Talking corporate heads are a barometer of the business community's engagement with the economy.
If they're making public comments, however insincere, they've clearly got investment plans they are anxious to build on.
If they have nothing to say now -- after four quarters of slowdown when the world economy has started expanding -- there is cause for concern, says Kanika Datta.
Anaemic growth must certainly be worrying the government, but there is another reason the government should be anxious: The telling silence of India Inc.
This section of India's noisy democracy is assuredly less vocal and a lot more circumspect in its public comments about the government, rarely venturing criticism, but also seldom restraining itself from fulsome public praise. The intelligentsia routinely and rightly dismisses the latter as the sycophancy of a constituency that still depends quite heavily on government policy for its fortunes.
Looked at another way, however, talking corporate heads are also a barometer of the business community's engagement with the economy.
If they're making public comments, however insincere, they've clearly got investment plans that they are anxious to build on.
If they have nothing to say now -- after four quarters of sustained slowdown, that too when the world economy has started expanding -- there should be cause for concern.
Are Indian businessmen looking elsewhere for their investments?
What would this mean for the promise of delivering jobs, the cornerstone of Narendra Modi's 2014 campaign?
Recall the business community's bold and bountiful critiques of the United Progressive Alliance, mired in all manner of corruption scandals and clearly on the way out. Anticipating pro-business policies from Modi's government, businessmen outdid each other in heaping praise on the former chief minister of Gujarat and condemning the incumbent government.
'Policy paralysis' was the term in vogue in the last days of the UPA, and businessmen were vocal in their denunciation of a regime that was clearly heading for failure at the hustings.
Even Ratan Tata, who once sat on Manmohan Singh's business advisory council and stoutly defended charges of inaction, was forced to admit in 2013 that the country was suffering a 'lack of leadership,' a polite way of describing the long period of non-governance.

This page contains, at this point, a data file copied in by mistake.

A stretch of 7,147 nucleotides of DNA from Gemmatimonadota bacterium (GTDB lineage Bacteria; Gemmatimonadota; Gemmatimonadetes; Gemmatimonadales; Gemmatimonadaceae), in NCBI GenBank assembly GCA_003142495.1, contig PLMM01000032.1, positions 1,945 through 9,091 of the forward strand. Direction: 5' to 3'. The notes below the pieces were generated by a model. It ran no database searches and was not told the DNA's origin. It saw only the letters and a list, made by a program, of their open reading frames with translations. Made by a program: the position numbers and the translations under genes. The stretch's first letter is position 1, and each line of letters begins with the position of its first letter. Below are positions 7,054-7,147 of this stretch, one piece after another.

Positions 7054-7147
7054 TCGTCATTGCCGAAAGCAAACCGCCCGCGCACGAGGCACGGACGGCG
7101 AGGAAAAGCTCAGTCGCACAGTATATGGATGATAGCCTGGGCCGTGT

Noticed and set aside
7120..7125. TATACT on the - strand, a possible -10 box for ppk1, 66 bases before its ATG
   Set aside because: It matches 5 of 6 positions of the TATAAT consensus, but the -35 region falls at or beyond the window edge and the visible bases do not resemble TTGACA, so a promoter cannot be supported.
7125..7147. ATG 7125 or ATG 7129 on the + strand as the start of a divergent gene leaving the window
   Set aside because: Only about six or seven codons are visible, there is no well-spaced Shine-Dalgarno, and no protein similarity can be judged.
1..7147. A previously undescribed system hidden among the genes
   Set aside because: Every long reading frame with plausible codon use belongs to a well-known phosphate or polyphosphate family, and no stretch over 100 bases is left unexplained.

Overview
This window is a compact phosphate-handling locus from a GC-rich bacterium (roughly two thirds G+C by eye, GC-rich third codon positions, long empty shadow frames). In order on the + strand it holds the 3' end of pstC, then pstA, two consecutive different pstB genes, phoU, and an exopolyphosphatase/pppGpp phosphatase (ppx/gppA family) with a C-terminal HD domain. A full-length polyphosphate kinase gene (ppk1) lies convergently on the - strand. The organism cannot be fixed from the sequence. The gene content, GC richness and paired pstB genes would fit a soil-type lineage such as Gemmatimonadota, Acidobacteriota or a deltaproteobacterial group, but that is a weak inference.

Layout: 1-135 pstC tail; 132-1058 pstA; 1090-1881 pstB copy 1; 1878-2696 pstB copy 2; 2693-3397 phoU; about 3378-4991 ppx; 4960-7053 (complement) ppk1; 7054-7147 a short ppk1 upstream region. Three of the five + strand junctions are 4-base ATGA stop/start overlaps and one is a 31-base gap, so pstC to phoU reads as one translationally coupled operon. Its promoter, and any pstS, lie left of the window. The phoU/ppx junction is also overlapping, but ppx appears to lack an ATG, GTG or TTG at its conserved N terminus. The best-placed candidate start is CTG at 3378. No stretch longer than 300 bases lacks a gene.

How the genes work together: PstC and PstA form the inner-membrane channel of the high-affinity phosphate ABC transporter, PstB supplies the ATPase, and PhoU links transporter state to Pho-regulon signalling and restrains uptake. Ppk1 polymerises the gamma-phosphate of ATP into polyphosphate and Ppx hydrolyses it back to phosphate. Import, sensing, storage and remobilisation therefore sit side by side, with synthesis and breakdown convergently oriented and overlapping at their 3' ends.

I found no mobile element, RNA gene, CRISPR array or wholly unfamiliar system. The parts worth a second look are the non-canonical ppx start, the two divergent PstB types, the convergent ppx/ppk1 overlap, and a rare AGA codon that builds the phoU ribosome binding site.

Everyone wanted a new slate on which they could draw their business plans.
With Modi's stunning parliamentary majority, India Inc, ever opportunistic, turned up the praise to full throttle.
His style of governance was just the opposite of paralysed: Brisk action on coal auction, telecom spectrum auctions, and committees to examine ways to haul India up the global Doing Business rankings.
Crowding into high-voltage events -- Make in India, Skills India, and other branded jamborees -- and accompanying the PM overseas, businessmen assured anyone who cared to ask that the turnaround was just around the corner.
Modi enticed them all with promises to unlock the structural roadblocks that plague Indian business and offer a clean, corruption-free business environment. Business people approaching Raisina Hill with problems found a receptive government.
And they reciprocated. On paper, mind-boggling sums were committed to new projects.
Yet few honchos were putting their money where their mouths are.
Despite a hyper-active government and a PM who apparently works 24x7 for the country, does yoga and is everything his predecessor wasn't, investment has reached an all-time low and stubbornly stayed there.
Take risks, Modi sternly told India Inc at a meeting in the capital in 2015. But no one cared to oblige.
It was the PM, in fact, who took the biggest risk of all by withdrawing 86 per cent of currency from public circulation.
Respected economists from Paul Krugman to Manmohan Singh (who presided over an earlier but much more limited exercise) roundly condemned the move. With the Mauritian investment route, an old favourite, circumscribed by a new tax treaty, several prominent businessmen emerged as gallant defenders of the PM in expectation of some sort of pro-investment follow-up after all the black money was soaked up and everyone had dutifully transitioned to online payments.
Industrialist Anand Mahindra called it a 'bold move that everyone should respect'.
Banker Aditya Puri pronounced that Modi had 'created transparency and traceability'.
And from that temple of free-market capitalism called Davos, Mukesh Ambani intoned: 'Demonetisation proves India is ready for 4th industrial revolution, especially today with a strong leader in Narendra Modi.'
Only Rajiv Bajaj bravely bucked the eulogy, saying the very idea of demonetisation was wrong, why blame its implementation. He had suffered a sharp fall in two-wheeler sales during the duration of this astonishing monetary exercise, as had others in his industry.
Now it is becoming increasingly evident that, another stunning election result apart, Bajaj was right. Ask small and medium farmers. Or dairy owners. Or small factory owners.
And with the known unknown of the goods and services tax about to make its debut on July 1, who knows what fresh chaos will afflict business.
No one in India Inc is saying much these days about a clearly worrying future, which is why Modi should be worried, too.